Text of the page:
Antoine Christopher Kolias (31), was sentenced on Friday 28 June to a total of three and a half years’ imprisonment. During the CEU investigation, Operation Bentley, Kolias was found to be acting as a distributor for an established unlicensed medicines dealer, as well as running his own unlicensed medicines business, selling quantities of sildenafil citrate (the active ingredient in Viagra) as well as Class C drugs tramadol, zopiclone and pregabalin between the summer of 2018 and October 2019, and again between 2020 and 2021.

During a three-week trial at Southwark Crown Court the court heard how Kolias, after his first arrest, began selling products containing sildenafil on Amazon and eBay marketplaces, claiming the products were a ‘100% natural remedy’ and ‘risk free’. He ordered and designed his own packaging, selling the products under his own brand names; Vital-X, VigoreX and Vowex.

Kolias’ activities came to the attention of the CEU following the interception of a series of parcels by UK Border Force officers during routine checks at airports and throughout the postal system.

In October 2019, warrants were executed at two residential addresses and two storage facilities connected to Kolias in North London and Manchester. During a search of the London address, CEU officers found 97,000 tablets ranging from products marketed as treatments for erectile dysfunction to Class C drugs, tramadol and zopiclone.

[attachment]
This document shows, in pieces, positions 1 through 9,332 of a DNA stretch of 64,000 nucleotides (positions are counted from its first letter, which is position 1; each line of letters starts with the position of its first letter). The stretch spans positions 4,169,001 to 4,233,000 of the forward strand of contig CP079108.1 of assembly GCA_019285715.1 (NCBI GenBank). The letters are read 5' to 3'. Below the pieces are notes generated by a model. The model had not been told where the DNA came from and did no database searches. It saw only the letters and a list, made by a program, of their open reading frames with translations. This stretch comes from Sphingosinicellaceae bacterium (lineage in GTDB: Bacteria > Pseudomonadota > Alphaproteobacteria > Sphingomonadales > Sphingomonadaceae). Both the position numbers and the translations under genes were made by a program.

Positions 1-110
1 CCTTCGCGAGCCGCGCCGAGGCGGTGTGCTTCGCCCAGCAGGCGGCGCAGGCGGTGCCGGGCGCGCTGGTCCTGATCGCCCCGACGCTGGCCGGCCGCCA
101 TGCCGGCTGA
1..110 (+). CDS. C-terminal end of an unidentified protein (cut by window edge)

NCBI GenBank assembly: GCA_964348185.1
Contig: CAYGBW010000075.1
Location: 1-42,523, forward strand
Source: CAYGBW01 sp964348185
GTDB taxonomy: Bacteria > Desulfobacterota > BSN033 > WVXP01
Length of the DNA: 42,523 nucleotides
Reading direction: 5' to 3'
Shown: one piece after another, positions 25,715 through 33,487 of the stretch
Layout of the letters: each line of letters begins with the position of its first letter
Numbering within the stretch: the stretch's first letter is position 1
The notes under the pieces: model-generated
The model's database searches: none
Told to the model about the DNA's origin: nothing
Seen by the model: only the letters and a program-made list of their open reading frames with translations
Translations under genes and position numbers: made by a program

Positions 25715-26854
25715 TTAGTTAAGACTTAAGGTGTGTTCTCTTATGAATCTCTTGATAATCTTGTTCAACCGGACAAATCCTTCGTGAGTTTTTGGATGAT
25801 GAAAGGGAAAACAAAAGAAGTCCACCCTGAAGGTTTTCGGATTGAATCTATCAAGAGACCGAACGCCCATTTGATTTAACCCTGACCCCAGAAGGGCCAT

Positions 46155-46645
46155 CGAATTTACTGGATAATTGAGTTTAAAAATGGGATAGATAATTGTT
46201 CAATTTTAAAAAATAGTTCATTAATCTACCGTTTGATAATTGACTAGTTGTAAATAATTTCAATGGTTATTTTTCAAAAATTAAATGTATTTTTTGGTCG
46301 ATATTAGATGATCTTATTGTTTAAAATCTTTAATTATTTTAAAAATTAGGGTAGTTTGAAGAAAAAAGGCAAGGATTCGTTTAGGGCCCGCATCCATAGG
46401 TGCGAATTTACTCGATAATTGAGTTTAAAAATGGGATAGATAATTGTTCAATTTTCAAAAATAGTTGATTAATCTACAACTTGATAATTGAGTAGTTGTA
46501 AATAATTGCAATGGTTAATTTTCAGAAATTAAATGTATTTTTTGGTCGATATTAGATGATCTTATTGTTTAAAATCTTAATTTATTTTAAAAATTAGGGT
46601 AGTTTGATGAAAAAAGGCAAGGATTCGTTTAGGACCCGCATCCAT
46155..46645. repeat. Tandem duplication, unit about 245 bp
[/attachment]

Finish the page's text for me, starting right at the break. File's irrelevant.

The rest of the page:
After appearing in court following the seizure of the medicines at the London property, and while he was on bail, the court heard he re-established his unlicensed medicines business. A further four parcels, originating in China and containing more than 170,000 doses in total, were intercepted by UK Border Force.

The consignments were destined for Kolias’ sister’s address. He had re-established his Amazon sales platform but used a friend’s personal details to set it up. He again sold products containing sildenafil citrate that were marketed as ‘100% natural remedy’ and ‘risk free’, again using his own branding in a product called ‘Evoxa’.

The MHRA advises the public to be careful when buying medicines online. Medicines are not ordinary consumer goods and their sale and supply is tightly controlled. Websites operating outside the legal supply chain may seem tempting, for example, offering a prescription medicine without a prescription. Not only are these sites breaking the law – they’re putting your health at risk.

Criminals use a variety of techniques to sell medicines illegally online. Some are sold using websites designed to look like legitimate pharmacies or online retailers, while others might be advertised via online marketplaces or social media sites.

Visit the #FakeMeds website for tools and resources to help people purchase medicines or medical devices safely online.